Japan’s plan to release nuclear wastewater from the destroyed Fukushima power plant into the Pacific Ocean has been met with vehement international opposition. Despite concerns raised by various stakeholders, the International Atomic Energy Agency (IAEA) has approved the plan, stating that it is consistent with relevant international safety standards and that the discharged water will have a radiological impact on people and the environment. This decision has sparked debates and drawn criticism from scientists, neighboring countries, and local communities.
The IAEA conducted a two-year assessment and concluded that Japan’s plan to release the treated nuclear wastewater into the ocean meets international safety standards. The Director General of IAEA, Rafael Mariano Grossi, has presented the findings to Japanese Prime Minister Mr. Fumio Kishida, assuring that the UN’s nuclear watchdog would closely monitor the discharge process.
The plan to release the water was first presented in 2021 by the Japanese government, the Nuclear Regulation Authority, and Tokyo Electric Power Company (TEPCO), the operators of the Fukushima Daiichi Nuclear Power Station. The water, which was used to cool the fuel rods following the 2011 meltdowns, will be treated before being released over the course of 30-40 years. The Japanese government and TEPCO assert that the process is safe and that the treated wastewater will be diluted in the ocean.
Despite the claims of safety, the plan has faced significant criticism from the scientific community. Many scientists argue that the Japanese government and TEPCO have not provided sufficient evidence to prove that harmful elements will not be released into the ocean. Concerns about the potential impact have been raised on ocean sediment and living organisms, including the potential for DNA damage and mutations. The scientific panel commissioned by the Pacific Islands Forum has identified major gaps in critical information.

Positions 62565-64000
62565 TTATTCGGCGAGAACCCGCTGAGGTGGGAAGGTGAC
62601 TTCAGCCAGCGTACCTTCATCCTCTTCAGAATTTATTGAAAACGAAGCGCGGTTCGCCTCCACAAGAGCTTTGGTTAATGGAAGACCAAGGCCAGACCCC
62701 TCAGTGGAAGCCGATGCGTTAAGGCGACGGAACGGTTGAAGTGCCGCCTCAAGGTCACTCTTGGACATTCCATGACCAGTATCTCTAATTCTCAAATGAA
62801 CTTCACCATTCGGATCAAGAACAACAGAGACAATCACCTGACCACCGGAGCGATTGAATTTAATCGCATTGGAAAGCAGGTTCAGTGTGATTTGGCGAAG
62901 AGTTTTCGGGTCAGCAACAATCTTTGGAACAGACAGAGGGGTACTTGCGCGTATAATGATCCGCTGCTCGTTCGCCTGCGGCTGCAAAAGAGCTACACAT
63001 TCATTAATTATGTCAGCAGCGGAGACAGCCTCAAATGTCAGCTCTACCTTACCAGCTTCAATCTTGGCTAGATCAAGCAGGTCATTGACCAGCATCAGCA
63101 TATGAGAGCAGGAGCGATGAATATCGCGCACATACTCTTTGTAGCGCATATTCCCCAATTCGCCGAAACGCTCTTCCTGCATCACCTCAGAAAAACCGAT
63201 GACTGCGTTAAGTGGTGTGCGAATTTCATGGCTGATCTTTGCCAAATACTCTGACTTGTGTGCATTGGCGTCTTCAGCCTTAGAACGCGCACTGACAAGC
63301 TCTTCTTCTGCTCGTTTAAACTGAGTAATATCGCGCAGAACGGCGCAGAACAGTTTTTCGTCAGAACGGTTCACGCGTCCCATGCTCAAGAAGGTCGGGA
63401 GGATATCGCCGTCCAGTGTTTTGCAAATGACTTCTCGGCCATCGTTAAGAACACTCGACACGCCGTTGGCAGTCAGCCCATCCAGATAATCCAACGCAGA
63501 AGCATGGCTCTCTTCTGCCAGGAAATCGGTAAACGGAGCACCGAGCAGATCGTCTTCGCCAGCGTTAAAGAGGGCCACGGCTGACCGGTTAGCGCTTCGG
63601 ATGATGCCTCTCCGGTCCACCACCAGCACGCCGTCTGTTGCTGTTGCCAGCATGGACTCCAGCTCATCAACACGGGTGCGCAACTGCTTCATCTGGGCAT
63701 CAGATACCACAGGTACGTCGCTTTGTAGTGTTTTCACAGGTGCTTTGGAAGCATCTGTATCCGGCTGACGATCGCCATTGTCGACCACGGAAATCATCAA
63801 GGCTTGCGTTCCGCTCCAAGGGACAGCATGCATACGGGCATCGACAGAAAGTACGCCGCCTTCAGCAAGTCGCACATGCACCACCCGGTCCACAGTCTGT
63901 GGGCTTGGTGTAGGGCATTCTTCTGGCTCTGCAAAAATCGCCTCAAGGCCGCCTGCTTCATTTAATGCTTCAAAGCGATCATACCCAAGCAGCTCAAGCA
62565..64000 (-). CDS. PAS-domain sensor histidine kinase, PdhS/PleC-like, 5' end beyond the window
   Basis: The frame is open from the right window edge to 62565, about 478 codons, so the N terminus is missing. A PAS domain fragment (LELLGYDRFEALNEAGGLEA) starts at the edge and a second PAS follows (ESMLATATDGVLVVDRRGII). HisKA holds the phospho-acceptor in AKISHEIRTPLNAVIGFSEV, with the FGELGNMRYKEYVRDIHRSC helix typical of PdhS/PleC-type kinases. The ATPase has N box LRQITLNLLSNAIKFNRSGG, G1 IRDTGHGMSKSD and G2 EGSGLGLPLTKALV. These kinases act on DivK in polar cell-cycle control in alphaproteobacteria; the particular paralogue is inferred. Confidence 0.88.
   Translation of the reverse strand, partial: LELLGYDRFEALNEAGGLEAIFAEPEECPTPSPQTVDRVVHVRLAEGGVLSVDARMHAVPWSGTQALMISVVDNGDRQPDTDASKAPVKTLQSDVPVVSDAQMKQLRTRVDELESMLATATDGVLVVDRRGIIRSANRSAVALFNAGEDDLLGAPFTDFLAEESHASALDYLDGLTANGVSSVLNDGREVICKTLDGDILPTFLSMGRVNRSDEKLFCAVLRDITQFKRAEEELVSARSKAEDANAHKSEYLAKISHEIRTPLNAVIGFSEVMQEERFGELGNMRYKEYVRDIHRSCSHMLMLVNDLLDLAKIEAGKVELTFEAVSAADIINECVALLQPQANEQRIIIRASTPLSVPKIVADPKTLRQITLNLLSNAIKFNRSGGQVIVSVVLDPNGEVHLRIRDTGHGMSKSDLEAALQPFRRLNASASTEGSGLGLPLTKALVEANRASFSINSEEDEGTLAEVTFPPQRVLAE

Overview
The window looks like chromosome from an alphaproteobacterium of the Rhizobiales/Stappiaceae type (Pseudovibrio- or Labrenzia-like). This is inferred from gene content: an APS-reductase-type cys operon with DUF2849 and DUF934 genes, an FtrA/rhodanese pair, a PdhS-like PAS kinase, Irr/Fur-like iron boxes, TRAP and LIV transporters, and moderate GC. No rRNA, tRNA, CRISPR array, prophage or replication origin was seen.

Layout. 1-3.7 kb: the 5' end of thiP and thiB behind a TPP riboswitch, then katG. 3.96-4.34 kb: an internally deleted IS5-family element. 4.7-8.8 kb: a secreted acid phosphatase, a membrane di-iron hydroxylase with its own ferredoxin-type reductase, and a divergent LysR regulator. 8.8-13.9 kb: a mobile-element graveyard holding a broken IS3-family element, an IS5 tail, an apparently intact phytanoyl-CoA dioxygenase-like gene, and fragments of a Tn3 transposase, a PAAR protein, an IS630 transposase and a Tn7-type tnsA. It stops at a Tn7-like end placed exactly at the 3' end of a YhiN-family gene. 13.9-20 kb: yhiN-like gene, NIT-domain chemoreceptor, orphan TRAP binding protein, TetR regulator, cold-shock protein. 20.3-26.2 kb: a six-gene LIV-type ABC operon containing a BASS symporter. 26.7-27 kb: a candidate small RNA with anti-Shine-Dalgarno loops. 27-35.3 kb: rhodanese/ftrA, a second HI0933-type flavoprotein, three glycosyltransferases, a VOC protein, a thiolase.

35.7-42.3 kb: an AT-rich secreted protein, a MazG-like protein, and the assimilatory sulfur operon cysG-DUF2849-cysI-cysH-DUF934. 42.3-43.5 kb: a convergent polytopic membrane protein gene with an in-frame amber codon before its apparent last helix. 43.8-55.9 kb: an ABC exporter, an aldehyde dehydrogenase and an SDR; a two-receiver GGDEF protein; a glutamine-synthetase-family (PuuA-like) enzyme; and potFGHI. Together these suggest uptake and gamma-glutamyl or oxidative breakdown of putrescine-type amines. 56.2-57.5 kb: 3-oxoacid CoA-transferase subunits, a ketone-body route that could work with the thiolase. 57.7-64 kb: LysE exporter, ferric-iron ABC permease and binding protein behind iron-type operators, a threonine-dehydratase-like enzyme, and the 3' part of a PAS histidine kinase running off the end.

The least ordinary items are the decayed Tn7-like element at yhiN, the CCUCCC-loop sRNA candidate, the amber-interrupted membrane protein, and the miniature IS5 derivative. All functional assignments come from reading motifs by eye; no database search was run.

Japan’s plan to release the treated radioactive water has drawn criticism domestically and internationally. Neighboring countries like the Philippines, China, and South Korea argue that this is a transboundary issue and express concerns about the potential consequences beyond Japan’s borders. The fear is that the wastewater released by Japan will not remain confined to its immediate vicinity.
The approval from the IAEA has done little to alleviate the concerns of rattled residents in neighboring countries and local fishermen who are still experiencing the aftermath of the 2011 disaster. Skepticism remains regarding the legitimacy and legality of the Fukushima wastewater release, with some casting doubt on the IAEA’s assessment.